Tom Lenard: How do the issues under the umbrella of algorithmic justice in the context of AI differ from the discussions surrounding privacy, data use, etc. that have been ongoing for years? Is there a discontinuity or are we dealing with fundamentally different matters?

Ellen P. Goodman: It’s a Venn diagram. Let’s consider the concerns surrounding AI, which our project took as given based on the existing literature, although we didn’t explicitly ask about them in the RFC. Commenters nevertheless provided valuable insights into perceived risks.

The primary concerns include discrimination, privacy, safety, cybersecurity, autonomy, and deception. Privacy, specifically the spillage and exploitation of personally identifiable information and other privacy harms, is a component of this broader set of issues.

In terms of accountability, we acknowledged in the report that because there is no federal general data protection law, our analysis would not delve into that aspect, as it is well-covered in other areas.

What’s novel here, and I would argue it’s more evolution than revolution, is the interaction of multiple risks, problems, and possibly systems at different points in the value chain. Developers of complex AI systems may not fully understand or be responsible for the data used to train their models, as they often obtain datasets from third parties. On the output side, they sell or make these models available to deployers without necessarily knowing the contexts in which they will be used. This leads to a greater degree of opacity and complexity compared to previous technologies.

There are also potentially new issues, though one could debate whether they are entirely novel or intensified versions of past challenges. Autonomy, not in the sense of general artificial intelligence but rather the varying degrees of autonomy in AI systems as per its definition, raises heightened concerns about the displacement of human judgment.

Sarah Oh Lam: Did you consider how this accountability framework aligns with products liability or the FTC’s unfairness and deceptive practices regime? There seems to be overlap, as your description evoked the notion of a widget that can harm consumers, necessitating knowledge of its contents, which parallels products liability and advertising rules.

Ellen P. Goodman: Existing laws and law enforcers were viewed as clients or customers of accountability inputs in our analysis. However, existing legal tools may be inadequate to fully address the challenges posed by AI.

Agencies such as the CFPB, FTC, and SEC are already enforcing the laws and rules under their jurisdiction. If an AI system is used to commit fraud or engage in deception within the FTC’s purview, they have the authority to take enforcement action, regardless of whether AI is involved. The legal standard remains the same. However, the opacity surrounding these systems can hinder effective enforcement.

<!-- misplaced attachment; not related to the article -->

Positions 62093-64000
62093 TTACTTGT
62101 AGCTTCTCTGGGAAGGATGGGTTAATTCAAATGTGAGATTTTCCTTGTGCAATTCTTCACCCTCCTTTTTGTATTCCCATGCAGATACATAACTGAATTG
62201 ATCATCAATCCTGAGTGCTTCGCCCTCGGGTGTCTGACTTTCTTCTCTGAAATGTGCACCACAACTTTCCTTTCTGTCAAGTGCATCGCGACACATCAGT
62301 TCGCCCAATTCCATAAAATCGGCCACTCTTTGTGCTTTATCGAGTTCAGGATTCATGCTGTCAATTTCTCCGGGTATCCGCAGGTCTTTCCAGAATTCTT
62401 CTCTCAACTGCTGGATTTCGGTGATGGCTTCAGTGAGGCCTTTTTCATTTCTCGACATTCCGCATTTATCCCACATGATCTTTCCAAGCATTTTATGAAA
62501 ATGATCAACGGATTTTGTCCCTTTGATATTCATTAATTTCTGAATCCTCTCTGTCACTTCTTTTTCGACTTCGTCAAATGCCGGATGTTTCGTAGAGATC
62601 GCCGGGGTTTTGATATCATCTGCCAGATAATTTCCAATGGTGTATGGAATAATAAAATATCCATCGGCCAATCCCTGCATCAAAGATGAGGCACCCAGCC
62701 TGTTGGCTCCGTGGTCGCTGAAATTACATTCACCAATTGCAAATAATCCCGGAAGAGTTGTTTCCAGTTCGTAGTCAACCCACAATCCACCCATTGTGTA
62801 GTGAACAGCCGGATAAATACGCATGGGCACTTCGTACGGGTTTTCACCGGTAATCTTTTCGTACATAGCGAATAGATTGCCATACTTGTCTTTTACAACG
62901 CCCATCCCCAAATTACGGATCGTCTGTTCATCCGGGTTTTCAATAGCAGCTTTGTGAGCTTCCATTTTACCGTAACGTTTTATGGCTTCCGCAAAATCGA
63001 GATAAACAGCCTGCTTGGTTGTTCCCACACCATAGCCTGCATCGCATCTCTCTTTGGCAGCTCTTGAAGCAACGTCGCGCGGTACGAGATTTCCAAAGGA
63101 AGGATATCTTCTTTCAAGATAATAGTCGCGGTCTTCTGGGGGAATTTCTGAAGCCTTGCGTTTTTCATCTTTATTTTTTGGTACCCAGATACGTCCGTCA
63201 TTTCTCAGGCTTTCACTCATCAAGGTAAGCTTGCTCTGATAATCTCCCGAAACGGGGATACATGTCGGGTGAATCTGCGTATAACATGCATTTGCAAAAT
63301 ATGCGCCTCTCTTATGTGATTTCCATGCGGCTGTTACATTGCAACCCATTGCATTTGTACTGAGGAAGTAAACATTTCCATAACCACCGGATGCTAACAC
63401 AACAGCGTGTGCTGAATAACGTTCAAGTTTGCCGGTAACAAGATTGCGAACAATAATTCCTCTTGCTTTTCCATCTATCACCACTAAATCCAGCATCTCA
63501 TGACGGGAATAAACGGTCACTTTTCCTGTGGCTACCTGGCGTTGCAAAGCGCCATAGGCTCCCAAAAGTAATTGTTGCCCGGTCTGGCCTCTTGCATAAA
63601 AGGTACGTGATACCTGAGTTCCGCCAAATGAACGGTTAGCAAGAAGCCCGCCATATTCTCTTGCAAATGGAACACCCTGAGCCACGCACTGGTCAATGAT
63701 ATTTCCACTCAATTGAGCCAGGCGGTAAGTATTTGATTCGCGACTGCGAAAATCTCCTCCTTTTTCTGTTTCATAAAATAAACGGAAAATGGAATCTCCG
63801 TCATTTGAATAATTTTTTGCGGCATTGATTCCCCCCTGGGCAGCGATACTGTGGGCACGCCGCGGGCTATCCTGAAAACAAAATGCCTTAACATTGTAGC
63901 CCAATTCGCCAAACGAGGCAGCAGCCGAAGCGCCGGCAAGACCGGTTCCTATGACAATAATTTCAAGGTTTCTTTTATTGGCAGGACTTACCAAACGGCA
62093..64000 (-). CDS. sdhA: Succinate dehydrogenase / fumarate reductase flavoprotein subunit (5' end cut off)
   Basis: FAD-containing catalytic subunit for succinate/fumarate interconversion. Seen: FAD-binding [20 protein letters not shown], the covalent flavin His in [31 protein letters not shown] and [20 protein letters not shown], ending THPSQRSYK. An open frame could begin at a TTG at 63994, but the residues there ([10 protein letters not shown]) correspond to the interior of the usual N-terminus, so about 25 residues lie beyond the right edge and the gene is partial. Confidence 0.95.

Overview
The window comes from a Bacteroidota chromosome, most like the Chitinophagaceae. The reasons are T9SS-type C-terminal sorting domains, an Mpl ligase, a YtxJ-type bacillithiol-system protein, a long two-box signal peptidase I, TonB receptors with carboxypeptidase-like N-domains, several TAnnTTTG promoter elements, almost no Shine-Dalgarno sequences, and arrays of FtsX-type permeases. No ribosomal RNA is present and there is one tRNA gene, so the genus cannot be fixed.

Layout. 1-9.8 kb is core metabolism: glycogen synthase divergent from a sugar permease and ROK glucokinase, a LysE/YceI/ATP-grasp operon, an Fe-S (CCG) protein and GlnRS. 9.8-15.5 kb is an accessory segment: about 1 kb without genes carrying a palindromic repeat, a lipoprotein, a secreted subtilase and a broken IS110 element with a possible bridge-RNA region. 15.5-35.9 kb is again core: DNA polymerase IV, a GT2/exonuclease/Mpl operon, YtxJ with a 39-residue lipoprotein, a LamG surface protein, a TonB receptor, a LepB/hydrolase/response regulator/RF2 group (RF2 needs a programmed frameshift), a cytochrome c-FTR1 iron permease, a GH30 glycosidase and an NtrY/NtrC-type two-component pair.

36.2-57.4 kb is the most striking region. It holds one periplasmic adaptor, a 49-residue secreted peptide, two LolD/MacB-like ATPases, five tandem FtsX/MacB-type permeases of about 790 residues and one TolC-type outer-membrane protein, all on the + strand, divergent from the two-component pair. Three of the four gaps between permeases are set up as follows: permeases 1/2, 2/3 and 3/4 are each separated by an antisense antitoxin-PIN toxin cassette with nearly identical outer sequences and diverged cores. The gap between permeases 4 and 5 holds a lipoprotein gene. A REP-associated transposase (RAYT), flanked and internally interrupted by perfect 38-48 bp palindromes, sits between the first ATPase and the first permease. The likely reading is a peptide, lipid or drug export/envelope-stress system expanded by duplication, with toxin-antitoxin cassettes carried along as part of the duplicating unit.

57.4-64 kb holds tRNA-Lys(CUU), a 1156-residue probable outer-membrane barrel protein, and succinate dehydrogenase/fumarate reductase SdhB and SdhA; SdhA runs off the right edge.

Part of our objective was to consider what law enforcement agencies would need or benefit from having to more easily detect violations and enforce the law. This led us to explore mechanisms such as standards, audits, assessments, disclosures, and documentation of system operations.

In that sense, we viewed the procedures and mechanisms we recommend as useful inputs to existing law enforcement efforts.

Where existing structures fell short, we did recommend a couple of areas for new laws or structures. One of them is enhanced government capacity, possibly in the form of a horizontal capacity that can work across different verticals and provide expertise on how AI systems operate. This could include adverse event databases to collect information about system failures post-deployment.

Other recommendations included supporting an audit or evaluation ecosystem and standard setting. These measures would complement existing laws.

Sarah Oh Lam: Another aspect of AI that may seem different but might not be is its technical nature. The report mentioned 65 key terms defined by standards bodies. Is this level of technical complexity unique to AI, or do other industries, such as biology or automotive, also have highly technical terminologies? How does AI differ from prior industries in this regard?

Ellen P. Goodman: The technical complexity itself is not too different. Opening a building code likely requires familiarity with numerous definitions. What’s notable about AI terminology is that the terms are in flux.

The report refers to the Transatlantic Tech Council (TTC) defining terms, but the meanings of some of those terms have likely already shifted. For example, the OECD is currently redefining AI. In that sense, AI may be more dynamic compared to more static industries.

It’s also worth considering whether AI is an industry in itself or more akin to an infrastructure like electricity. I believe it’s both. There are companies focused solely on developing AI systems, constituting an AI industry. At the same time, AI is becoming integrated into virtually everything we do, functioning as an infrastructure.

Depending on the aspect under consideration, AI may present itself as a tractable object of regulation or not. We received numerous comments on this duality and where the regulatory focus should lie based on whether the discussion pertains to developers, deployers, well-defined harms like discrimination, or novel harms that may be emerging with AI.